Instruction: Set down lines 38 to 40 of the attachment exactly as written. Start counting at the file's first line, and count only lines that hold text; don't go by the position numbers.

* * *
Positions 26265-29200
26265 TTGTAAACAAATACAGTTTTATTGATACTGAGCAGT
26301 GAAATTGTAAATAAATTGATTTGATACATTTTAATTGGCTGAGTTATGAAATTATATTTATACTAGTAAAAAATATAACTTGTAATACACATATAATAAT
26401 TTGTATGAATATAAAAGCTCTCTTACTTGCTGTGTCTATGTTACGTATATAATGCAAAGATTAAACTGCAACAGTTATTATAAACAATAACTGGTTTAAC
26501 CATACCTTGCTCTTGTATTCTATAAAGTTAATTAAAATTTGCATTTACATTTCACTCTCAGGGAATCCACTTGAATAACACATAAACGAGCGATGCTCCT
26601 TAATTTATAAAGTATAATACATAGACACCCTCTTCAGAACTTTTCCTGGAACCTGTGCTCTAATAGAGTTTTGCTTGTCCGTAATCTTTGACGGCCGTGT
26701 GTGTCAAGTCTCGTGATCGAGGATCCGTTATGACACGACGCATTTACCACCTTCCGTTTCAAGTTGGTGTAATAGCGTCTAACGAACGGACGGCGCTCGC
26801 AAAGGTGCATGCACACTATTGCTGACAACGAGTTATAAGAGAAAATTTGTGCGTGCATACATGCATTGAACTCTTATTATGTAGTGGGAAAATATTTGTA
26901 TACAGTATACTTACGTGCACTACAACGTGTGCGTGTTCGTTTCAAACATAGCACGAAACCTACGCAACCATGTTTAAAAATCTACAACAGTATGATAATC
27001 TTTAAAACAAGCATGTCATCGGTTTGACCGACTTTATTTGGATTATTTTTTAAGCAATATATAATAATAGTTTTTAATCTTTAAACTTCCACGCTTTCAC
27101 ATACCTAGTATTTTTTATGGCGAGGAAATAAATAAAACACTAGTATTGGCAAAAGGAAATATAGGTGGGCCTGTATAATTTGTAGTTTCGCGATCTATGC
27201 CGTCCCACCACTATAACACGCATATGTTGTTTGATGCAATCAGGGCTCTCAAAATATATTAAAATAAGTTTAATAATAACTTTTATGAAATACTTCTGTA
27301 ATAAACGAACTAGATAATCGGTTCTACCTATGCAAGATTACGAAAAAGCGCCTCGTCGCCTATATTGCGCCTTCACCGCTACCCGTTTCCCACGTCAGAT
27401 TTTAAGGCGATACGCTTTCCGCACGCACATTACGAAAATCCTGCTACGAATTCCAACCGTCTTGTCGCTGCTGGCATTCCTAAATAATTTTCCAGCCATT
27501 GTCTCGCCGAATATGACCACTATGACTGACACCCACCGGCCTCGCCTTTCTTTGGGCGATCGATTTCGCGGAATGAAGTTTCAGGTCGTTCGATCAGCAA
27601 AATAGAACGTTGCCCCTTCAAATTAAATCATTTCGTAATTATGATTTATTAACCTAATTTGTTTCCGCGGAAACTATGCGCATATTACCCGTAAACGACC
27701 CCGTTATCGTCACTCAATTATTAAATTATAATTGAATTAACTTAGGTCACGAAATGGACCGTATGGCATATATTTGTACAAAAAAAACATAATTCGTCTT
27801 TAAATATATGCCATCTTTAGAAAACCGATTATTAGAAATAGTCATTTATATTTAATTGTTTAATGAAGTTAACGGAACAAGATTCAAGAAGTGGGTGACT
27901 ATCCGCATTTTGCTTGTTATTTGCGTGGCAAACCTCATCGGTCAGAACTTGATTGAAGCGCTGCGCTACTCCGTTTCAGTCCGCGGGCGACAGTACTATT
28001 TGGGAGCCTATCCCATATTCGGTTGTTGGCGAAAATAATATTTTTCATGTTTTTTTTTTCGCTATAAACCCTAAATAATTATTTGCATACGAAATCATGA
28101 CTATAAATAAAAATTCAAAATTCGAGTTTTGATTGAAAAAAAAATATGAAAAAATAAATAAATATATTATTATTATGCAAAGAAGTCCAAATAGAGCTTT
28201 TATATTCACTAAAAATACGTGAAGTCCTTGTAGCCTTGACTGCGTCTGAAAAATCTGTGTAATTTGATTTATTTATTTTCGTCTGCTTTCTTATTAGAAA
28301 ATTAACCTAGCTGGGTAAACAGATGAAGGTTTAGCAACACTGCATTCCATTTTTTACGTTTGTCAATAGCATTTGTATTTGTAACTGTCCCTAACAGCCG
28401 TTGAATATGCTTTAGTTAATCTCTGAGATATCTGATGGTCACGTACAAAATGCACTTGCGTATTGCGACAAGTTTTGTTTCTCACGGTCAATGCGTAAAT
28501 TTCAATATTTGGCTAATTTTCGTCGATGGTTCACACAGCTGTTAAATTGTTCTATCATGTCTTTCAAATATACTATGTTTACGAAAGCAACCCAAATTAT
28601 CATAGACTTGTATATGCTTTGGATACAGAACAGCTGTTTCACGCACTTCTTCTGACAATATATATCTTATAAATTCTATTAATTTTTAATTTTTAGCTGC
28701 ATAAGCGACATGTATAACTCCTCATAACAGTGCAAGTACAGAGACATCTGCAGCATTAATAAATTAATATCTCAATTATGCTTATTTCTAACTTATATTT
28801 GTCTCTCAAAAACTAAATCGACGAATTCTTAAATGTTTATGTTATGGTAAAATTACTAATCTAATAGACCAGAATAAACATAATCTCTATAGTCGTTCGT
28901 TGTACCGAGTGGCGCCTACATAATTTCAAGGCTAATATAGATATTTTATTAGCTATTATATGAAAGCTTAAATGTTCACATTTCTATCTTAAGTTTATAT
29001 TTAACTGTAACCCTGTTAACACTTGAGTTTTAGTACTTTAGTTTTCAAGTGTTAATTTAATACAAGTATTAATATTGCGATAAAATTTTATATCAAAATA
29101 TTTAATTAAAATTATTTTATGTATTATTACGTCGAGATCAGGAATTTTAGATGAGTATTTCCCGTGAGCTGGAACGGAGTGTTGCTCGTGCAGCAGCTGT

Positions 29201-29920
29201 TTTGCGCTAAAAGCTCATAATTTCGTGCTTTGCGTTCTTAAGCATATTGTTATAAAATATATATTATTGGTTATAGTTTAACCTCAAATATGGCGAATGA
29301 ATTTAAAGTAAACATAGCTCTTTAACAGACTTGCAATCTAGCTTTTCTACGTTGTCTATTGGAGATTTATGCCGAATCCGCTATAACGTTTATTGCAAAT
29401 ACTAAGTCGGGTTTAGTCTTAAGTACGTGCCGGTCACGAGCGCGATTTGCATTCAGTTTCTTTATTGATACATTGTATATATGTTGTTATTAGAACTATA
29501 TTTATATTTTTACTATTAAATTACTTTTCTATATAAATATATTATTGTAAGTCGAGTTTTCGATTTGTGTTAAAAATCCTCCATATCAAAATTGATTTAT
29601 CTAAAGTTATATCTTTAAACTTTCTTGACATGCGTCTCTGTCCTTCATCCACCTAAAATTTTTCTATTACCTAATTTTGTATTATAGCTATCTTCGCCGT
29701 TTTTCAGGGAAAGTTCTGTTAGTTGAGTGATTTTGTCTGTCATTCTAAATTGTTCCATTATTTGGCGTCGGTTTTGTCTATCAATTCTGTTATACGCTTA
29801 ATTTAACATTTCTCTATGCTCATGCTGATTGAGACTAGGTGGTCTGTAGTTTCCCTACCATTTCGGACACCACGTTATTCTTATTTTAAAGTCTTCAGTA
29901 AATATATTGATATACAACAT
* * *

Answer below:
29701 TTTTCAGGGAAAGTTCTGTTAGTTGAGTGATTTTGTCTGTCATTCTAAATTGTTCCATTATTTGGCGTCGGTTTTGTCTATCAATTCTGTTATACGCTTA
29801 ATTTAACATTTCTCTATGCTCATGCTGATTGAGACTAGGTGGTCTGTAGTTTCCCTACCATTTCGGACACCACGTTATTCTTATTTTAAAGTCTTCAGTA
29901 AATATATTGATATACAACAT